Something else that is particularly praiseworthy about It can not be over-driven or ‘blown’ by any content no matter how hard it is driven. Go ahead and crank this subwoofer, it can handle whatever you throw at it (well, not physically throw at it, but whatever signal you want to send it). I should add here that it wouldn’t be a good idea to leave it at maximum drive levels at all times, as that would doubtlessly shorten its life by a considerable amount, but for short durations, there is no way this sub can be made to damage itself.

I should also mention15 mono cone graphic.jpg here that the build quality of the 15” THX Ultra is outstanding. This subwoofer has a very robust level of construction, although that does incur a heavy weight penalty. An indication of the high-quality of manufacturing is how precisely the amplifier and driver fit in place when I removed and reinstalled them; there was no surplus room, and these components all had an exacting fit. To me, that indicates very low tolerances for error in their production. The cabinet construction, driver build, and amplifier design are all of an extraordinarily high quality level. One aspect that Monoprice did clearly cut corners on is the finish, which isn’t on the level of everything underneath it. A really nice finish befitting of the rest of its construction would have added a substantial hike to its pricing, however, and since this is a performance-first product, Monoprice opted to allocate its manufacturing budget to performance enhancing features rather than prettiness. The irony here is that there are many high-end subwoofers that have a more luxurious finish which suggests the type of build quality that the 15” THX Ultra has but in actuality they are not built with nearly as much as solidity. This sub has high-end build quality and performance, just not a high-end finish. However, that isn’t to say the finish is bad, it just doesn’t seem commensurate with the rest of the subwoofer build.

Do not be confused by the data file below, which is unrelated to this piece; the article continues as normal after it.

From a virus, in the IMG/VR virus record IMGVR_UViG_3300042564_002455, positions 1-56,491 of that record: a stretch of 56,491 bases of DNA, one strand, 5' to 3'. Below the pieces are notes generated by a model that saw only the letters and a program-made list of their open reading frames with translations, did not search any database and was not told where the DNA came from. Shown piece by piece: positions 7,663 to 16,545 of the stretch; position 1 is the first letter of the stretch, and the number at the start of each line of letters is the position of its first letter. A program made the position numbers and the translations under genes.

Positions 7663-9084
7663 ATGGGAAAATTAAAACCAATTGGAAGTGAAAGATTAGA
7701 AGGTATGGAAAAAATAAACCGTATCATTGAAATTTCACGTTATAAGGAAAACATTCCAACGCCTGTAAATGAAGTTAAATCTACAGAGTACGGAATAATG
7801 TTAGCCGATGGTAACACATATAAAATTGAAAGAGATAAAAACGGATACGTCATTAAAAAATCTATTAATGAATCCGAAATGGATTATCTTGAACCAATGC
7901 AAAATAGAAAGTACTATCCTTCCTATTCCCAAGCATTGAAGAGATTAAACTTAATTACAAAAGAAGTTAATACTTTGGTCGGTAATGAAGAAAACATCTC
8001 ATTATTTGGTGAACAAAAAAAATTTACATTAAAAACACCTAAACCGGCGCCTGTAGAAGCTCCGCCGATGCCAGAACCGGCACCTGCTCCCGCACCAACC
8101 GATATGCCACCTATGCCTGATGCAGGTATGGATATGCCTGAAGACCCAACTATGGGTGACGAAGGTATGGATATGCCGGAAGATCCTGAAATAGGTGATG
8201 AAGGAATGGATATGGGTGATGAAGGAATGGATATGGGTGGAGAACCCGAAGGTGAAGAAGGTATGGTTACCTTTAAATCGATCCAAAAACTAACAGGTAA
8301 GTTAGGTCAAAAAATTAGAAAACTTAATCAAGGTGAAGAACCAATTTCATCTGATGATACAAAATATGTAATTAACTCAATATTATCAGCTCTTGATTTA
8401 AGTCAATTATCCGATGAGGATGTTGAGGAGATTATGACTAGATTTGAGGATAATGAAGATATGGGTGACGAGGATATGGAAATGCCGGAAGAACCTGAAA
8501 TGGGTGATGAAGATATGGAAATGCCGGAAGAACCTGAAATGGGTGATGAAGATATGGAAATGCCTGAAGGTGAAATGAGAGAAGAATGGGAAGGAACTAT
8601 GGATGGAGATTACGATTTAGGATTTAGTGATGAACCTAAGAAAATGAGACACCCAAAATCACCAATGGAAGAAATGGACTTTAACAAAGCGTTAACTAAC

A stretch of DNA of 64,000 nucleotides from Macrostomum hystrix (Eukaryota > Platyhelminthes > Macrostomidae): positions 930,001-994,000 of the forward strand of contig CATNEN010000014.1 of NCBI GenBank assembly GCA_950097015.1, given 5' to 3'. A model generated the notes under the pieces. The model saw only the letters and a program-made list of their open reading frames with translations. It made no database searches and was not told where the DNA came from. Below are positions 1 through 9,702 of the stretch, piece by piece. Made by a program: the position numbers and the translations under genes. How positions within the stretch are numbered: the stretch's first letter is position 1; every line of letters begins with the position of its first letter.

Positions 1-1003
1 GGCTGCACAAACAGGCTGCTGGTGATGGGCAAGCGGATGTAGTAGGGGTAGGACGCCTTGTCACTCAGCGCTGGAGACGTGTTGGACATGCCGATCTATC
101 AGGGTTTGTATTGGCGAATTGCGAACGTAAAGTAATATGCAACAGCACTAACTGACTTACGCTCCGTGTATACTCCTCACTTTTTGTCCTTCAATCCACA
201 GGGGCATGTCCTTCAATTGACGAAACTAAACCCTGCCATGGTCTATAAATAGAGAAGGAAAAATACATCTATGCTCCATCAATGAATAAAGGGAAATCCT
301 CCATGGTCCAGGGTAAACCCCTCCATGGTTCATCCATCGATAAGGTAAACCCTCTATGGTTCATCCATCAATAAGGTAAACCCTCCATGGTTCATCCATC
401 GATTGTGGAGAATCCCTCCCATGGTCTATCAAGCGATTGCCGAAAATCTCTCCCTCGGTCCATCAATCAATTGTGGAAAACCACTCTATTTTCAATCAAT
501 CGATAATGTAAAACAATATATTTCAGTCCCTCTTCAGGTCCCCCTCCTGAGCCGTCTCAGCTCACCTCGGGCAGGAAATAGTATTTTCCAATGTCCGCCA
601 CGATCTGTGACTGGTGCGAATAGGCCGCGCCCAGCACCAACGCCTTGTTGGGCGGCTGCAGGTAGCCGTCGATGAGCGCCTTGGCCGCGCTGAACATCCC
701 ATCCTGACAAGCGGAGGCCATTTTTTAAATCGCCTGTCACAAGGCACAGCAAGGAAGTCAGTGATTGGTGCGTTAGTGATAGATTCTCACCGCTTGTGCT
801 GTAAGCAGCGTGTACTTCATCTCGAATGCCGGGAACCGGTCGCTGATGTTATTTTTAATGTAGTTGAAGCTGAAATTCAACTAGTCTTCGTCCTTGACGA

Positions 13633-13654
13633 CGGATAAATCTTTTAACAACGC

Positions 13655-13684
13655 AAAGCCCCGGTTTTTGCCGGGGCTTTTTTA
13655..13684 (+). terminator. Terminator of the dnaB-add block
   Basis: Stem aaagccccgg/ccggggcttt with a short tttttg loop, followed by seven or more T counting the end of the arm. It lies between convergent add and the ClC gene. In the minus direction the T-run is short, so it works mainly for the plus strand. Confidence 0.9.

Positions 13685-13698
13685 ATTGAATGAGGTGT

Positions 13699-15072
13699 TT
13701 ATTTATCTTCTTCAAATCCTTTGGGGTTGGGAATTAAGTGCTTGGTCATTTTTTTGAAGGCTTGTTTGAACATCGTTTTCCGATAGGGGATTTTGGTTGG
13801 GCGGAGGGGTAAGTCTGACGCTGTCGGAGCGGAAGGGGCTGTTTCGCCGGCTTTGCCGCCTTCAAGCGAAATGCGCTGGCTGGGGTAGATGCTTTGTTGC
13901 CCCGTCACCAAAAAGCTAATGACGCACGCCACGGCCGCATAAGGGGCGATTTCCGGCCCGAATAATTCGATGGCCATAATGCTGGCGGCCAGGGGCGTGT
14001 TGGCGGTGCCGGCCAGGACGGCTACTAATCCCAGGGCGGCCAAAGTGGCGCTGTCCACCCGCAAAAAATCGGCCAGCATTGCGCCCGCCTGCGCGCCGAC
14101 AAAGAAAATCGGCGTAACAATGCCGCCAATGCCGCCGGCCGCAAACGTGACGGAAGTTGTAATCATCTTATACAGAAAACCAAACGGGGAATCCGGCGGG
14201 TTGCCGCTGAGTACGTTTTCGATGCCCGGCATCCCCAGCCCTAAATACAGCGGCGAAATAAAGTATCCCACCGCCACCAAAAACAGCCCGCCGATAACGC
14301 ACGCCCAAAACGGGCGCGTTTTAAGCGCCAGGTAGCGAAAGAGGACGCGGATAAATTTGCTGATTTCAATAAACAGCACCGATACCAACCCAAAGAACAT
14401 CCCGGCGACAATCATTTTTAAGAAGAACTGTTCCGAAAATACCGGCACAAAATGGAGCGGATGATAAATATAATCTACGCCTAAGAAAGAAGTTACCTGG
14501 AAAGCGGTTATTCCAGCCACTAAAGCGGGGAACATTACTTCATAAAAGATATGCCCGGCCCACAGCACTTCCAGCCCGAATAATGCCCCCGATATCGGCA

Those who have read this far will know if the Monolith 15” THX Ultra sounds 15 angle6.jpglike a good fit for their circumstances. It is not a good fit for those in small apartments with thin walls. It is not a good fit for rooms with delicately balanced interior design. If you envision having problems dealing with its substantial weight or finding room for its large footprint, there are better alternatives. However, for those after a no-nonsense, high-performance subwoofer, it is a very high bang-for-the-buck choice. It’s a great choice for dedicated home theater rooms or family rooms that have a serious A/V system. It’s also superb choice for high-end two-channel systems on account of its extraordinarily high fidelity. The 15” THX Ultra comes with a 30-day money-back guarantee and FREE shipping, so if you buy one and want to return it for any reason, Monoprice will give you a full refund (minus return shipping) within 30 days of receiving it (assuming it has not been damaged). It also comes with a full 5-year warranty. I enjoyed my time with the 15” THX Ultra and am sad to have to send it back. It does raise the bar for the Monolith product line, and I am excited to see where Monoprice takes the Monolith products next.

The Score Card

The scoring below is based on each piece of equipment doing the duty it is designed for. The numbers are weighed heavily with respect to the individual cost of each unit, thus giving a rating roughly equal to:

Performance × Price Factor/Value = Rating

Audioholics.com note: The ratings indicated below are based on subjective listening and objective testing of the product in question. The rating scale is based on performance/value ratio. If you notice better performing products in future reviews that have lower numbers in certain areas, be aware that the value factor is most likely the culprit. Other Audioholics reviewers may rate products solely based on performance, and each reviewer has his/her own system for ratings.

Audioholics Rating Scale

  • StarStarStarStarStar — Excellent
  • StarStarStarStar — Very Good
  • StarStarStar — Good
  • StarStar — Fair
  • Star — Poor
Bass ExtensionStarStarStarStarStar
Bass AccuracyStarStarStarStarStar
Build QualityStarStarStarStarStar
Ergonomics & UsabilityStarStarStar
Dynamic RangeStarStarStarStarStar
Fit and FinishStarStarStarStar
Attached Files
About the author:

James Larson is Audioholics' primary loudspeaker and subwoofer reviewer on account of his deep knowledge of loudspeaker functioning and performance and also his overall enthusiasm toward moving the state of audio science forward.